Now that youth has blown away with successive winds, it feels imperative to try to preserve some sense of vitality, of stamina — some recognition in the present of what had been the enthusiasm in the past for a vibrant life, especially as talk about illness and dying is endemic among the elderly.
I’m not frail; I exercise at the gym three times a week. But after 30 years of smoking from my mid-teens to early middle-age, I have lung issues. Modern medicine has kept them under control, but I’m limited in what I can do. Take, for instance, the motorcycle course I failed. The lightweight Japanese bikes proved to be too heavy for me. It’s disillusioning and disappointing when the body can’t follow through on what the mind wants it to do.
That was eight years ago, when I turned 70 — a terrible time because I viewed it as a transition from middle to old age, which I was convinced would lead only to increased numbers of doctor checkups, more pills and fewer adventures. Hence, the motorcycle. My only previous experience on a motorized two-wheeler was on a Vespa motor scooter in Bermuda in 1989, when I was 49. Piece of cake.
So, in my desire to try something new, I learned that I indeed was an old man. Did that mean my future lay in chair-bound activities such as plein air painting? Maybe I could mold clay into something useable, like when I was a kid in camp at the arts and crafts shop, or seek out other chess players. Perhaps I could get back to stamp collecting or possibly risk blindness and piece together 1,000-word jigsaw puzzles. Getting back on a horse and risking being thrown was out — elderly bones can break as easily as fine China — but I might be able to handle building Revell plastic model warships and fighter planes, like when I was a teen.
No, thank you.
At 78, I’m choosing to recognize my age, finally, and set my sights lower than a motorcycle, but higher than origami folding. Another opportunity to experience something different and exciting came along recently, and, in a way, it is chair bound: in the driver seat of a BMW convertible.
Cars have been in my bloodstream since my earliest memories, harking back to when I was a little boy and sat on the corner in front of my Bronx apartment building, my back against a lamppost, watching vehicles pass. I was fascinated.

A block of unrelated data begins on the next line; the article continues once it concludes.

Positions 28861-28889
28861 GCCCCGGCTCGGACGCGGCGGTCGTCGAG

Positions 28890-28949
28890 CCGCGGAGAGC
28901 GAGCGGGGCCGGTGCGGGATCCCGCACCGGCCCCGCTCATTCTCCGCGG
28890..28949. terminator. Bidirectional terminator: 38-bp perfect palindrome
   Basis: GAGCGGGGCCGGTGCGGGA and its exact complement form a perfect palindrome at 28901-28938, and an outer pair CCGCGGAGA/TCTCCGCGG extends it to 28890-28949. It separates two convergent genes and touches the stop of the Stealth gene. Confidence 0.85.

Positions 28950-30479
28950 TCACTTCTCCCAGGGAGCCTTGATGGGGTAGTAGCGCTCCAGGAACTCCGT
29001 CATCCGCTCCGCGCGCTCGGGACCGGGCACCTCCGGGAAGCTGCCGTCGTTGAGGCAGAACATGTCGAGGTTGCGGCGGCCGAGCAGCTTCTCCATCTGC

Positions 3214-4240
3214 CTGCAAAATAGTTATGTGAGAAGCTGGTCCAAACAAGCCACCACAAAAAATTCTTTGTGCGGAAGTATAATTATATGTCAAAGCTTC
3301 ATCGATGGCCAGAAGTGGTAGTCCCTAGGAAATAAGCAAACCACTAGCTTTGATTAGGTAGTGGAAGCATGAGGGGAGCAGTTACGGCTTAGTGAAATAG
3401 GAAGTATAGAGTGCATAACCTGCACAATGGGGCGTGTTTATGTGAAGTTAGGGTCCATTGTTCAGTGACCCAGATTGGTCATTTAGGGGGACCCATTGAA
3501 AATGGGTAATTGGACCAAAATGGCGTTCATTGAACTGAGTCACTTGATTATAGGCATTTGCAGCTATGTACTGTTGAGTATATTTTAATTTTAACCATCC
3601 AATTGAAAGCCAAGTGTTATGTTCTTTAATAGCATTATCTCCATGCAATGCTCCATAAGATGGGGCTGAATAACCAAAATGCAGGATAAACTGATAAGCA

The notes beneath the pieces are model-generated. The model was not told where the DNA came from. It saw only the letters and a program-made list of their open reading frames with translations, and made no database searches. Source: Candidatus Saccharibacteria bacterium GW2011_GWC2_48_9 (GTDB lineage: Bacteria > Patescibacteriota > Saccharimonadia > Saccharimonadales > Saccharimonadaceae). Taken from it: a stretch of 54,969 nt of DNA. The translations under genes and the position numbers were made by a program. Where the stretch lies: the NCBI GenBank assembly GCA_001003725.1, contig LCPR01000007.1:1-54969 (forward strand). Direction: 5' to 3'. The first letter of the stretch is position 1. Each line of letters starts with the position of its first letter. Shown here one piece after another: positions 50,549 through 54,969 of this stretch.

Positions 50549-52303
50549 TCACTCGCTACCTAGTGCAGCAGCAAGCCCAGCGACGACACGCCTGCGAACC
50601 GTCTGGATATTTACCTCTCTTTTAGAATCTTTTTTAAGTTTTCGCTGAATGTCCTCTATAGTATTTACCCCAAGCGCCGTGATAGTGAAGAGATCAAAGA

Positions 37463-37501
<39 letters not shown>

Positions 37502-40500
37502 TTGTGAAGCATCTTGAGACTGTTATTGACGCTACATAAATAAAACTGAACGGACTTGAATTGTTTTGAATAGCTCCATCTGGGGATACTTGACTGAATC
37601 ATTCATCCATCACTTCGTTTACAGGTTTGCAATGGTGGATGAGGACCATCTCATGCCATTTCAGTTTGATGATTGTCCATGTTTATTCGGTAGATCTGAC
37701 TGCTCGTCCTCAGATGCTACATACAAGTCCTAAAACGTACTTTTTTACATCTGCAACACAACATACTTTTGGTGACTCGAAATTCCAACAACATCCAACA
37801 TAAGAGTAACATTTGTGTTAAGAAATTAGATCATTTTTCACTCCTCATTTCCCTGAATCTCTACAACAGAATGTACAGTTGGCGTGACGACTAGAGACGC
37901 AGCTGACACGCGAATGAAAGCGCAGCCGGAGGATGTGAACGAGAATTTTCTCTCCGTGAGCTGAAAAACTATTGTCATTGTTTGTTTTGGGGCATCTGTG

And now fascination has captured me again.
Heck, if President George H.W. Bush can skydive on his 90th birthday, I can swing into a blinding white 2006 BMW M3 convertible with a black interior and top with a 3.3 liter, six-cylinder engine mated to a six-speed manual transmission. I’ve never experienced such a powerful torque. It’s like a motorcycle on four wheels when the top is down and safer than a two-wheeled Harley. And the throaty growl of the exhaust, just standing still, elicits a smile.
The car nearly ran away from me at the get-go. And that’s without having pushed the little button on the dash signaling it to upgrade into Sport mode. The car takes getting used to even though I learned to drive on a stick shift and have had several in my life. But this BMW will lurch forward if the clutch is let out too fast in first gear. The brakes grab like the jaws of a bear trap, causing abrupt stops.
But the excitement of driving such a machine — I now better understand the fervor of Porsche owners — makes it all worth it. The learning curve eventually flattened, fortunately.
It’s said the 70s are the new 50s or 60s, depending on whom you talk to, but that’s fodder for argument. One’s health, a favorite aunt was fond of saying, is everything, regardless of age.
Just live the dream while you can.
Richard C. Gross, a journalist at home and abroad for more than 40 years, is a former opinion page editor of The Baltimore Sun. He lives in Santa Fe, N.M., and his email is firstname.lastname@example.org.